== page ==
By Warren Bird
For church leaders who are trying to crack the code on more effectively reaching younger generations and those not connected to church, my friend Dr. Scott Thumma has published a report with great insights about the impact of special events on these groups.
Scott worked with online event signup company, Eventbrite, to survey 1,000 people who attended religious special events (conferences, seminars, parties, dinners) in 2013-2014. The data clearly shows a positive relationship between involvement in religious special events and greater faith development (find the full report here: http://www.eventbrite.com/academy/rise-of-religious-special-events/).
Roughly 70% of respondents said participation in special events inside and outside the local church strengthens their faith, helps them feel more connected and meet others of their faith. Nearly half of those surveyed said special events make it easier for them to reach out to others.
Perhaps the most significant finding of the study is that special events have significant appeal to respondents who are 18 to 45 years of age, who attend at significantly higher rates than older people.
It may be one of the reasons megachurches are attracting more young people. Those larger congregations focus on events that were most popular with this age group and with those not affiliated with organized religious groups—especially events with special speakers or volunteer community service activities that include food/drink and music/entertainment.
While 50-60% of the group uninvolved or marginally involved with a religious group occasionally or often attend religious events, about 25% of these unattached folks have a serious interest in such events. Not surprisingly, they were more likely to be spectators or occasional participants rather than members of a faith community.
These findings are important because they tell us that holding special events—often—is an alternative way of connecting people and helping them grow in their faith. Given the trend that fewer people are attending weekly worship services, special events could be a significant strategy for churches.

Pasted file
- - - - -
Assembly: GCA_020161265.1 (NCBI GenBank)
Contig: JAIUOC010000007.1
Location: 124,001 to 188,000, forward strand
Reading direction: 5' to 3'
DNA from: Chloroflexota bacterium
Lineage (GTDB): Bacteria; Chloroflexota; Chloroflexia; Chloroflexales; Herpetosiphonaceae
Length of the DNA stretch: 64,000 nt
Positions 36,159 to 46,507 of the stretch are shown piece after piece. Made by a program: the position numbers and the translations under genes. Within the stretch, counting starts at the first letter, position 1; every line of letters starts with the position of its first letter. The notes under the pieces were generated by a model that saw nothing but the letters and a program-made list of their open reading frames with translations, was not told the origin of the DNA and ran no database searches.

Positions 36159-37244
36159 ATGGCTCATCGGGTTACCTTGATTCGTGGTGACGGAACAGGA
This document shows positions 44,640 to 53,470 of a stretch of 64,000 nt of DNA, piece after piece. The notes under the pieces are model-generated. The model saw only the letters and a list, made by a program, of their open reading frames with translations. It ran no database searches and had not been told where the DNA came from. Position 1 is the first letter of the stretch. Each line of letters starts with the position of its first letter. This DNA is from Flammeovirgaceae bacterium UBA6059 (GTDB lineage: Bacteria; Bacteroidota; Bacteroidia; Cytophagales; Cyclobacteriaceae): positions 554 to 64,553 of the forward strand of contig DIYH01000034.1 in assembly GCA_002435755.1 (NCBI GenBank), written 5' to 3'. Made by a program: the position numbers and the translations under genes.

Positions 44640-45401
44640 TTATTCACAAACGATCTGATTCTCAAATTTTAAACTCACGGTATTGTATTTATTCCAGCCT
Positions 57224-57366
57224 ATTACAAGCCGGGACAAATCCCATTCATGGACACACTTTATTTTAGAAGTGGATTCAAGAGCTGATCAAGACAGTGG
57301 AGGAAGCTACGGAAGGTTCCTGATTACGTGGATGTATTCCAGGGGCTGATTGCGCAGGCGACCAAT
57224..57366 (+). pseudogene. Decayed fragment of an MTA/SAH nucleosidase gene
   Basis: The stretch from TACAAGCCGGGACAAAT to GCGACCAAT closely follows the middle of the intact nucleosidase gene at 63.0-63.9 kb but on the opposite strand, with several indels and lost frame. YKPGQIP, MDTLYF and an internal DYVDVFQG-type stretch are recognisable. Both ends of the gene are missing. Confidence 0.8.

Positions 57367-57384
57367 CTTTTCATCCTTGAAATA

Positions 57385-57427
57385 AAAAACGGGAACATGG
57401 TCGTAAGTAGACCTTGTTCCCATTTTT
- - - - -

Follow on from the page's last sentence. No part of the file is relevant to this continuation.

A large percentage of people say they want more special events because the gatherings strengthen their faith, connect them to the faith community and people of like faith, make them more likely to give, and give them an easy avenue to invite unchurched friends.
By analyzing Eventbrite’s database, Scott also gleaned some interesting information about event planning by different religious groups, and for metro areas around the country.
For Buddhist groups, over half of ticketed events are classes and seminars, with most being meditation classes and retreats. Islamic events are fairly diverse, with nearly equal proportions of classes, conferences, dinners, and seminars. Jewish special events are largely dinners and parties, while 30% of Christian events are conferences for women, ministry/leadership, and Bible events. New Age/Mystic groups focused over 50% of their events on classes and workshops about healing and meditation.
It is also interesting to note that San Francisco was the fastest-growing city for events, with 83% growth. That city also boasts the most religious classes, with 38% of the events being classes. Dallas-Fort Worth had the largest proportion of religious conferences relative to other events. New York City had the largest number of religious concerts and parties, and Washington D.C. had the highest proportion of dinners at 18%.